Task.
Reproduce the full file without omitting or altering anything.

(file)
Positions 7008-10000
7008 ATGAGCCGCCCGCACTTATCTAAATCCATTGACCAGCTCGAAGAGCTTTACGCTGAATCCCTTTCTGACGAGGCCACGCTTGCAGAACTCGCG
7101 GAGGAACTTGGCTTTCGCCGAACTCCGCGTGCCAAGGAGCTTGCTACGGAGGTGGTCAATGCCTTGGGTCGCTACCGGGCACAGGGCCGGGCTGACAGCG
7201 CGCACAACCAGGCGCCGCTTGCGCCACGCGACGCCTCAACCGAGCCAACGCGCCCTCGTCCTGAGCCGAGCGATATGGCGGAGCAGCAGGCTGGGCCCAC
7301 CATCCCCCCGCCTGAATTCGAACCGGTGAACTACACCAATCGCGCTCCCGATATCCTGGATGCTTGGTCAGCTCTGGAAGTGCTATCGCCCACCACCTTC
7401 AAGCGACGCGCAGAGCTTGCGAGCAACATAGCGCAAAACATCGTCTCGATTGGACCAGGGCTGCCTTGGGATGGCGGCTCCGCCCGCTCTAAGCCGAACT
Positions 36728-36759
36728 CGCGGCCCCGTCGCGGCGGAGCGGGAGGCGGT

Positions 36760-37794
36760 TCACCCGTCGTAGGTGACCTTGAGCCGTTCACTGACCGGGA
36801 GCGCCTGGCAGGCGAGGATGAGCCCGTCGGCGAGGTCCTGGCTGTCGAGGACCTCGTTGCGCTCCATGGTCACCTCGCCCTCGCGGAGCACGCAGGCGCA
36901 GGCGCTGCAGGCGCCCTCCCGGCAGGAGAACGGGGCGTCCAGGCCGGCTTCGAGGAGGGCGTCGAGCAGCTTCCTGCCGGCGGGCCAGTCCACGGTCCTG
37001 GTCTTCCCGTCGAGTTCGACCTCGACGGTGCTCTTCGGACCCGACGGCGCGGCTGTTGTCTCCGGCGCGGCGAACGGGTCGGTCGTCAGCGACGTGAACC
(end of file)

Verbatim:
Positions 7008-10000
7008 ATGAGCCGCCCGCACTTATCTAAATCCATTGACCAGCTCGAAGAGCTTTACGCTGAATCCCTTTCTGACGAGGCCACGCTTGCAGAACTCGCG
7101 GAGGAACTTGGCTTTCGCCGAACTCCGCGTGCCAAGGAGCTTGCTACGGAGGTGGTCAATGCCTTGGGTCGCTACCGGGCACAGGGCCGGGCTGACAGCG
7201 CGCACAACCAGGCGCCGCTTGCGCCACGCGACGCCTCAACCGAGCCAACGCGCCCTCGTCCTGAGCCGAGCGATATGGCGGAGCAGCAGGCTGGGCCCAC
7301 CATCCCCCCGCCTGAATTCGAACCGGTGAACTACACCAATCGCGCTCCCGATATCCTGGATGCTTGGTCAGCTCTGGAAGTGCTATCGCCCACCACCTTC
7401 AAGCGACGCGCAGAGCTTGCGAGCAACATAGCGCAAAACATCGTCTCGATTGGACCAGGGCTGCCTTGGGATGGCGGCTCCGCCCGCTCTAAGCCGAACT
Positions 36728-36759
36728 CGCGGCCCCGTCGCGGCGGAGCGGGAGGCGGT

Positions 36760-37794
36760 TCACCCGTCGTAGGTGACCTTGAGCCGTTCACTGACCGGGA
36801 GCGCCTGGCAGGCGAGGATGAGCCCGTCGGCGAGGTCCTGGCTGTCGAGGACCTCGTTGCGCTCCATGGTCACCTCGCCCTCGCGGAGCACGCAGGCGCA
36901 GGCGCTGCAGGCGCCCTCCCGGCAGGAGAACGGGGCGTCCAGGCCGGCTTCGAGGAGGGCGTCGAGCAGCTTCCTGCCGGCGGGCCAGTCCACGGTCCTG
37001 GTCTTCCCGTCGAGTTCGACCTCGACGGTGCTCTTCGGACCCGACGGCGCGGCTGTTGTCTCCGGCGCGGCGAACGGGTCGGTCGTCAGCGACGTGAACC